Microsoft Corp.'s decision to reduce the number of annoying security messages that Windows 7 delivers when users install software makes the new operating system more vulnerable to malware infection than Vista was, a researcher said today.
"UAC was neutered too much by Microsoft," argued Chester Wisniewski, a senior security adviser at Sophos PLC, talking about User Account Control (UAC), a Windows security feature that Microsoft debuted with Vista.
UAC prompts users for their consent before allowing a task such as the installation of a program or a device driver to take place. In an attempt to quash user complaints about the constant intrusions, Microsoft modified UAC so it appears less frequently in Windows 7.
That wasn't a good idea, said Wisniewski.
"We wanted to know if UAC was going to be effective in Windows 7," he said. "So we grabbed the next 10 [malware] samples that came in and tried them out."
The 10 samples, most of them Trojan horses, were loaded onto a clean Windows 7 PC that lacked antivirus software, simulating payloads that an actual exploit would deposit on a compromised computer. Wisniewski then ran each piece of malware -- as if a user had been duped into launching a file attachment or had surfed to a malicious site and been victimized by a drive-by attack and subsequent silent download.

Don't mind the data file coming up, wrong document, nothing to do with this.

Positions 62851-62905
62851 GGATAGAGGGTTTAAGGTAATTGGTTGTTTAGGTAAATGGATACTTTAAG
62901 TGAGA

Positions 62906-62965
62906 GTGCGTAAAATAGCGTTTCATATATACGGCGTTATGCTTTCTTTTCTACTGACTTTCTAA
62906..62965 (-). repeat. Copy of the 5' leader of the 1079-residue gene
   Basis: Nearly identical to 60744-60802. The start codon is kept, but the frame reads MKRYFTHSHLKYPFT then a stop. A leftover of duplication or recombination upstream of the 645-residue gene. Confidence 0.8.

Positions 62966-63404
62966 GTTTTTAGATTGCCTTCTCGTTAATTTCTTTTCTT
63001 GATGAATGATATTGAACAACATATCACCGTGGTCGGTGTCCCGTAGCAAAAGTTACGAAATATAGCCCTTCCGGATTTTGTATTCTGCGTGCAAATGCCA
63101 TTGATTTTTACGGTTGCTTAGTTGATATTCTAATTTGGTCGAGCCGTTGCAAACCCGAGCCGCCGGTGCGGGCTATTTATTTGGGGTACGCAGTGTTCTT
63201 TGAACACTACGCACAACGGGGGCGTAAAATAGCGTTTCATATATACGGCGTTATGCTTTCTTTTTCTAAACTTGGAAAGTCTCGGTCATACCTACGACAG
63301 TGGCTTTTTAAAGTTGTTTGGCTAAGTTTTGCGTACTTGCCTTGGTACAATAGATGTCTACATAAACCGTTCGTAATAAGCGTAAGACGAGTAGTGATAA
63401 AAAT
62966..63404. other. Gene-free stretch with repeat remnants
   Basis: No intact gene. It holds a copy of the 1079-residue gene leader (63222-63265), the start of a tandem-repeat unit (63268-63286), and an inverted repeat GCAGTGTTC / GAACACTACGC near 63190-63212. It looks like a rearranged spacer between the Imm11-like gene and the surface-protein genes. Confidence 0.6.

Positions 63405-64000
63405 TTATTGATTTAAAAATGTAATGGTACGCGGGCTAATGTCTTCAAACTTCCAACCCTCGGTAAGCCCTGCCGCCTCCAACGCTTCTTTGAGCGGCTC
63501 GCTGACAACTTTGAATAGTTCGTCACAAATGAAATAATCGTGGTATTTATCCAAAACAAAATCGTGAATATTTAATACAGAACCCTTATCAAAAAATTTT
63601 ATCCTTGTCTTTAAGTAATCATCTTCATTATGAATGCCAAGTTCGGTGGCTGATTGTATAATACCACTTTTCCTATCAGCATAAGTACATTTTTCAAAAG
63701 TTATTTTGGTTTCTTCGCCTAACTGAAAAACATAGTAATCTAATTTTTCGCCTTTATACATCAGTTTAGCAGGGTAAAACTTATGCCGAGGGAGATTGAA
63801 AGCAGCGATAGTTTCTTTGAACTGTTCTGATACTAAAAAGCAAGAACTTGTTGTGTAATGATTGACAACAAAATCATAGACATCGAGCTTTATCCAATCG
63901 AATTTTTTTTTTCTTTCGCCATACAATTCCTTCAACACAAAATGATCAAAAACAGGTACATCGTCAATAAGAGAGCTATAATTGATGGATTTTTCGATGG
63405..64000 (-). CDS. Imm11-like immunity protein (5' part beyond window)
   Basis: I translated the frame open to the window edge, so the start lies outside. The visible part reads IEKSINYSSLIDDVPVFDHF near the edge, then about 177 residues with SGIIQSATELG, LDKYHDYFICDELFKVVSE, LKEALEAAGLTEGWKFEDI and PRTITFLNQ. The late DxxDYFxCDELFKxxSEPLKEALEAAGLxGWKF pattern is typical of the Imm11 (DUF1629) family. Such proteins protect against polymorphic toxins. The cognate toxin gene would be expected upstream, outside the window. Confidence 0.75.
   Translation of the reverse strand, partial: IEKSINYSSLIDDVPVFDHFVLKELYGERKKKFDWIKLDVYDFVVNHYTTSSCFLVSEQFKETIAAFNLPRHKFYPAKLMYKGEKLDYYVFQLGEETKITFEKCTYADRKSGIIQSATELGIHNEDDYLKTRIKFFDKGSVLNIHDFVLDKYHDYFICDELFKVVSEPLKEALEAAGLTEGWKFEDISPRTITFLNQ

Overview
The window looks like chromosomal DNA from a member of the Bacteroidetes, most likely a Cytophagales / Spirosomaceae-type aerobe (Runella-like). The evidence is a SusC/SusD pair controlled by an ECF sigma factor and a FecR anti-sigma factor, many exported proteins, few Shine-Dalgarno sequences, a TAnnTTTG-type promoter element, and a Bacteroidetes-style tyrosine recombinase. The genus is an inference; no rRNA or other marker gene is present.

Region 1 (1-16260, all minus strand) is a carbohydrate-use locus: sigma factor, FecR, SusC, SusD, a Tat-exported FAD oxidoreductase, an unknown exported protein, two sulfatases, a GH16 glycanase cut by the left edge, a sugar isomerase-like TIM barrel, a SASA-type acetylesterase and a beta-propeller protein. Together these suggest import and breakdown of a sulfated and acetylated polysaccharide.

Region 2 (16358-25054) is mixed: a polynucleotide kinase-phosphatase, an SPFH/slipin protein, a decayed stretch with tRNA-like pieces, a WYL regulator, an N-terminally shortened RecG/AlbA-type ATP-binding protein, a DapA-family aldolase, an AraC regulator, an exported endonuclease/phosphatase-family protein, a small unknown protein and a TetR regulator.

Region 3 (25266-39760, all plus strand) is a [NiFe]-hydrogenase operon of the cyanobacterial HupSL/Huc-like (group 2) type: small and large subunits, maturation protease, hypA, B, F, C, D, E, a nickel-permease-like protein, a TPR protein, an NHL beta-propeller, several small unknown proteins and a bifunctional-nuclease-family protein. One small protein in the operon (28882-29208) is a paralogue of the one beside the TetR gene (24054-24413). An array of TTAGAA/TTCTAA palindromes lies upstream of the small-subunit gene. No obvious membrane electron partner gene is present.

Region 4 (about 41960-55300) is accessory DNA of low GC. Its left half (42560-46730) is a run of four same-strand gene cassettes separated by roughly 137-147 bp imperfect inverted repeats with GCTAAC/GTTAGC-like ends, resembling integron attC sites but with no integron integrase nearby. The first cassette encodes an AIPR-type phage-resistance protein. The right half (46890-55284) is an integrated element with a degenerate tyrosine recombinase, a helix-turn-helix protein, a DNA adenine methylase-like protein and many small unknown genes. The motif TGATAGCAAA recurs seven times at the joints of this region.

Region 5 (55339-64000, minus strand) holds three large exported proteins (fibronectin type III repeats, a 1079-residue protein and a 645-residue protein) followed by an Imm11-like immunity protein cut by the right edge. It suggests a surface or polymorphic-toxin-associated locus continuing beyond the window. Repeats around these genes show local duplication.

Two of the 10 samples would not run under Windows 7 (probably because they were designed to execute on the far-more-common Windows XP and Vista), and of the remaining eight, only one triggered a UAC prompt, said Wisniewski.
He acknowledged that the test was just a quick-and-dirty exercise that didn't accurately portray how secure Windows 7 was overall -- or how well it would withstand attack if it was protected by even a basic antivirus tool like Microsoft's free Security Essentials. The point was to see how much Windows 7's reconfigured UAC would help block malware that made it past security software or got by the operating system's other defense mechanisms, like DEP (Data Execution Protection) and ASLR (Address Space Layout Randomization).
"UAC is really not protecting users properly," Wisniewski said. "Frankly, people should turn it back into the more aggressive mode, like Vista," he said, referring to the fact that users have the ability to set the frequency of UAC alerts. "And if you find it annoying, you might just as well turn it off, because otherwise it's not doing any good."
UAC's effectiveness has been questioned before. Last February, for instance, a developer for a Virginia-based company that sells secure messaging software to the U.S. government and a well-known blogger claimed that a change to UAC 7 could be exploited by attackers to secretly disable the feature. Microsoft first denied that that aspect of the software was a bug, saying instead that it was by design. But it later backpedaled and promised to fix the problem.